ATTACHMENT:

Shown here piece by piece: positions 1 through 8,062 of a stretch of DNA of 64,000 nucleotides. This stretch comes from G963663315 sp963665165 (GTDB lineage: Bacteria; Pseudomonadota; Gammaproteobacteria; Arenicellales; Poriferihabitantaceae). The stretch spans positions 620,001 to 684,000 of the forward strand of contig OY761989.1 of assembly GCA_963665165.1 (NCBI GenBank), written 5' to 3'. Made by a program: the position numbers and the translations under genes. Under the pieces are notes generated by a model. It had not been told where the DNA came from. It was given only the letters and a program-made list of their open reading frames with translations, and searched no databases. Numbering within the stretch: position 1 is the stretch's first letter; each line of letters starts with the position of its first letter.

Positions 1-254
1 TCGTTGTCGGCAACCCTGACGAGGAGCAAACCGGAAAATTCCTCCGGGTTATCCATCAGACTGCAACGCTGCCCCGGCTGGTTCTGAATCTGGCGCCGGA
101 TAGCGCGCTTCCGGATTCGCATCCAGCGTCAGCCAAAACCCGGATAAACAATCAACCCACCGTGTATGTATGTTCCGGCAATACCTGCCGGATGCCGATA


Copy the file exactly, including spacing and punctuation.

Shown here piece by piece: positions 1 through 8,062 of a stretch of DNA of 64,000 nucleotides. This stretch comes from G963663315 sp963665165 (GTDB lineage: Bacteria; Pseudomonadota; Gammaproteobacteria; Arenicellales; Poriferihabitantaceae). The stretch spans positions 620,001 to 684,000 of the forward strand of contig OY761989.1 of assembly GCA_963665165.1 (NCBI GenBank), written 5' to 3'. Made by a program: the position numbers and the translations under genes. Under the pieces are notes generated by a model. It had not been told where the DNA came from. It was given only the letters and a program-made list of their open reading frames with translations, and searched no databases. Numbering within the stretch: position 1 is the stretch's first letter; each line of letters starts with the position of its first letter.

Positions 1-254
1 TCGTTGTCGGCAACCCTGACGAGGAGCAAACCGGAAAATTCCTCCGGGTTATCCATCAGACTGCAACGCTGCCCCGGCTGGTTCTGAATCTGGCGCCGGA
101 TAGCGCGCTTCCGGATTCGCATCCAGCGTCAGCCAAAACCCGGATAAACAATCAACCCACCGTGTATGTATGTTCCGGCAATACCTGCCGGATGCCGATA